Closing Word: Gratitude and Hope

Gratitude to the Agricultural Leader

For truly I tell you, if you have faith the size of a mustard seed, you will say to this mountain, ‘Move from here to there,’ and it will move; and nothing will be impossible for you.” (Matthew 17:20)

Our confidence in Jesus Christ as both the Redeemer of the World and the one “through whom all things were made” ultimately transforms our relationship to the earth and creation at large. The task of tilling the earth is intimately tied to our lives in Christ. The affirmation of the goodness of creation allows us to see the earth from a perspective different from that of mere use and efficiency. It is, rather, a gift to be shared in community with others and humility before God.

These insights shared here will require a new global solidarity, one in which everyone has a part to play and every action, no matter how small, can make a difference. Our solidarity with others has a two-fold dimension. The first is rooted in our dependence upon the one God, Father of us all. The second is rooted in our dependence upon the one earth, home for humanity. All of us share this dual heritage: created by God and fashioned from the earth. And so all of us are bound to care for the soil. In doing so, we care for each other. Whether we till the soil directly or live off the labor of those who do, each one reveals the earth from where we came. Created immortal by God and destined for eternity, the human person, nonetheless, is of the earth. To till it and to keep the earth is part of our promise to God and our solidarity with each other.

The complexity of these challenges will call forth humility and dialogue. Humbly listening to the message of God, our neighbors, and creation itself becomes the ultimate way through which these challenges will be met: dialogue with God in prayer and contemplation, dialogue with our neighbor in justice and solidarity, dialogue even with creation in humility, wonder and gratitude. It will demand our earnest prayers, prayers for vision, for courage, for hope, for steadfast service to one’s family, neighbors, and future generations.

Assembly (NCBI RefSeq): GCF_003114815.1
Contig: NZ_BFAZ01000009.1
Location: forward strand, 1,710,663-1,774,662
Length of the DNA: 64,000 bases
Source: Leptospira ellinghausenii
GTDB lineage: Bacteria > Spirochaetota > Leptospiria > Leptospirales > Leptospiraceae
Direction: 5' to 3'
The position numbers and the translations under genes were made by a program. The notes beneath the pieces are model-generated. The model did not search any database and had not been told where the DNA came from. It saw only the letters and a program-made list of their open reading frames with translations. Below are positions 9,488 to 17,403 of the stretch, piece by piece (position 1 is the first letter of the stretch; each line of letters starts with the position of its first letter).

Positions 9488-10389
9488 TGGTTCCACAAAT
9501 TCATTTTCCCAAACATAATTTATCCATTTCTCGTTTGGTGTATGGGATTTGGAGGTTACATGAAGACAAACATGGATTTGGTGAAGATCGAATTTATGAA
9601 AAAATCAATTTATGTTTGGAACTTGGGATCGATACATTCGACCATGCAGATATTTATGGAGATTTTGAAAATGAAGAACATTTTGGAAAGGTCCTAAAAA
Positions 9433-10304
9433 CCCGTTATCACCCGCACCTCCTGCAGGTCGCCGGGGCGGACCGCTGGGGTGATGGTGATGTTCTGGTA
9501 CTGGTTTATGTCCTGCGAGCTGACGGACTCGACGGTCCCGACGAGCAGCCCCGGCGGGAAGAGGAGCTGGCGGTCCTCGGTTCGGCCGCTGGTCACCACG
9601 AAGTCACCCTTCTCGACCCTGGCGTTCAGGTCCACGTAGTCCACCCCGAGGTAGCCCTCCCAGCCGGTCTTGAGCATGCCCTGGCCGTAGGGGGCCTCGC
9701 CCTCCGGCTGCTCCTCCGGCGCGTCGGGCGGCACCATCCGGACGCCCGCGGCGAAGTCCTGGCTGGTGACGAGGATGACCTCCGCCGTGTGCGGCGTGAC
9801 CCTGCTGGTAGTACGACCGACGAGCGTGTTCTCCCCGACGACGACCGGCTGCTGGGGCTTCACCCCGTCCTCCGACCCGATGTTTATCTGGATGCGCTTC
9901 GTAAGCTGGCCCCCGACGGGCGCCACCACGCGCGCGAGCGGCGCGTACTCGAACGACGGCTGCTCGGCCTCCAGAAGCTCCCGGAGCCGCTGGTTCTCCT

The numerous examples of faithful stewardship in the Sacred Scriptures and the many lessons from our Lord himself that draw heavily upon farming provide ample material for further reflection and encouragement. Tradition and charity allow us to imagine, that while Jesus had Mary’s eyes, he had Joseph’s way of seeing the world. It is not impossible to imagine that it was through the daily labors he shared with Joseph and all those who worked on the land that Jesus came to see the truth and dignity of agricultural labor, for He himself says “that the kingdom of heaven may be compared to someone who sowed good seed in his field.” (Mt 13:27) Agricultural leaders, and farmers in particular, take pride in your work as witnesses of the ways of the Lord.


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